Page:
While there has been a patient that has survived the virus here in Maryland and had not caused an outbreak of any kind, I disagree with the government decision to send infected patient here. Because of the current Ebola outbreak in Liberia, Sierra Leone, and Guinea has gained such a large amount of national attention, the demand for a cure for this virus has equally become as great. This outbreak has demanded the attention of health care profession throughout the world.
With a lot of the top health care providers and scientist all going to Africa to help find a cure, it now leaves those health care provider hometown at risk upon their return. Disagreeing I disagree with the government decision to send effected patient here. The health care provider that contracted the Ebola virus here in the Untied States while caring for the affected patient in Dallas, Texas wore protective gear, including gowns, gloves, masks and face shields and sometimes full-body suits and was still able to contract the virus.
What guarantee are there for health care providers here in Maryland have, that no one else will not be infected? On the other hand, how can they insure that no other citizens will be misdiagnosed? According to the New York Times, “At least 18 cases have been treated in Europe and the United States. Many involved health and aid workers who contracted Ebola in West Africa and were transported back to their home country for treatment. ” (Ashkenas, 2014) The time limit that it takes to diagnose a patient is too long, and a person could spread it to more people.
I don’t feel safe knowing that it a time limit before an infected person has to go through before they know they have Ebola. As a mother and wife I want to be able to protect my family and love ones. A person who may have the virus can come intact with us and we won’t even know until it basically too late. Many people do not necessary run to the doctor’s office or hospital when sick. Many people self-medicate. According to CNN Library; “Typically, symptoms appear 8-10 days after exposure to the virus, but the incubation period can span two to 21 days.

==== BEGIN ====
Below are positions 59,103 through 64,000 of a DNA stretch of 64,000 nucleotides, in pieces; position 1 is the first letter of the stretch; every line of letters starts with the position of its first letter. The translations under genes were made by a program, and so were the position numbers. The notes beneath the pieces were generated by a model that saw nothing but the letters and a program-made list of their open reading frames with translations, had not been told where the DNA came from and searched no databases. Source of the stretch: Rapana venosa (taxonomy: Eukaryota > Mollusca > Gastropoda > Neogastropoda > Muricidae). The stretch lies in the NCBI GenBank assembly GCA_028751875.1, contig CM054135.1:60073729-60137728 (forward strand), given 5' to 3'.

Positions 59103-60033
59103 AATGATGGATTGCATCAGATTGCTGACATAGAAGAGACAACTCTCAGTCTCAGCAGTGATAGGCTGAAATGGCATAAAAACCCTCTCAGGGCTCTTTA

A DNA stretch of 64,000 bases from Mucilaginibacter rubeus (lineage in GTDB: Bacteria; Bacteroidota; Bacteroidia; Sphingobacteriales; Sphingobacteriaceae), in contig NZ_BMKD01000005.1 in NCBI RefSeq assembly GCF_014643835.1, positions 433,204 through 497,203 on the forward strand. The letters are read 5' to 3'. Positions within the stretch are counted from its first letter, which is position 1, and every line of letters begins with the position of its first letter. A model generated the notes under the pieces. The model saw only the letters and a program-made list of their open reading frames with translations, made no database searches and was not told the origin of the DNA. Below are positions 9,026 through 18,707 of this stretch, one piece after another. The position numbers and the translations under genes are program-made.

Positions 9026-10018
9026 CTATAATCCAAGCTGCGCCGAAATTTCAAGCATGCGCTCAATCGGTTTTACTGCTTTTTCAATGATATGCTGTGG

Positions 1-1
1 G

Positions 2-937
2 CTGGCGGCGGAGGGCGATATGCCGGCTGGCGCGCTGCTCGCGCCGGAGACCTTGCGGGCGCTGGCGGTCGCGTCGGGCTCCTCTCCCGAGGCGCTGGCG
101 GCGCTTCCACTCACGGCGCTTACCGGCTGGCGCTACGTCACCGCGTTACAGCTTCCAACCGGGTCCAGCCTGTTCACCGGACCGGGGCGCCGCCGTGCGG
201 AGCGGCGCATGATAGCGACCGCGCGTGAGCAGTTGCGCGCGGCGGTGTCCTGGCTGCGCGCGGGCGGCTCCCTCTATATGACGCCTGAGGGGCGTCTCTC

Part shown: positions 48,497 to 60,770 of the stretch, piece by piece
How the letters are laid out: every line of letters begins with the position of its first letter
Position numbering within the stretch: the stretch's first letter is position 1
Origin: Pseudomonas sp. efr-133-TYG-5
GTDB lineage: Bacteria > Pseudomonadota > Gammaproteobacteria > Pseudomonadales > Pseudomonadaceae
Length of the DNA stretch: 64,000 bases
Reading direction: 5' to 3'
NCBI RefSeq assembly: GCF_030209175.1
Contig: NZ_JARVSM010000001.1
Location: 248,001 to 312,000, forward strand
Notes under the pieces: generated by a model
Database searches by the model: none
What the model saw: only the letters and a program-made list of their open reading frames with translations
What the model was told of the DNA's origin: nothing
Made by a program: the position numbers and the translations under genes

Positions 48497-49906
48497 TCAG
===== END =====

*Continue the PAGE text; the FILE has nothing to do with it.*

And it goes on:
” (CNN Library, 2014) In this amount of time, a person who may be infected with the virus could unbeknown spread the virus. In addition, you are not aware that you have been infected until you fall ill from the symptoms of the Ebola virus. [Symptoms of Ebola typically include: weakness, fever, aches, diarrhea, vomiting and stomach pain. Additional experiences include rash, red eyes, chest pain, throat soreness, difficulty breathing or swallowing and bleeding (including internal).
] (CNN Library, 2014) The most important reason I disagree with the government decision to send effected patient here is that I do not truly believe they actually know how the virus is spread. There has been mixed saying through the media, and it rather confusing on how you can get a virus and if it is curable. I believe when patient are transported here for a cure, it just a medication that is being giving to repress the virus for a while. “According to the World Health Organization, “there is no specific treatment or vaccine,” and the fatality rate can be up to 90%.
Patients are given supportive care, which includes providing fluids and electrolytes and food. ” (CNN Library, 2014) With these odds how can we truly be safe here in Maryland. Where patient are being sent who can insure that all proper protocol is being followed, and no one else will be infected. All the patients are given trial base medicine to see if it will cure them. Who can guarantee the virus will not resurface. Conclusion In conclusion, although there has been a patient that has survived the virus here in Maryland and had not caused an outbreak of any kind.
I disagree with the government decision to send infected patients here for two main reason. First, the time-limited that it takes to diagnosis a patient is too long, and a person could spread it to more people. But most importantly, I don’t truly believe they know how the virus is spread.
References Ashkenas, J. , Buchanan, L. , Bugress, J. , & Fairfield, H. (2014, October 27). Ebola Facts: What Is the U. S. Doing to Prevent the Spread of Ebola? Retrieved October 27, 2014. Library, C. (2014, October 27). Ebola Fast Facts. Retrieved October 27, 2014.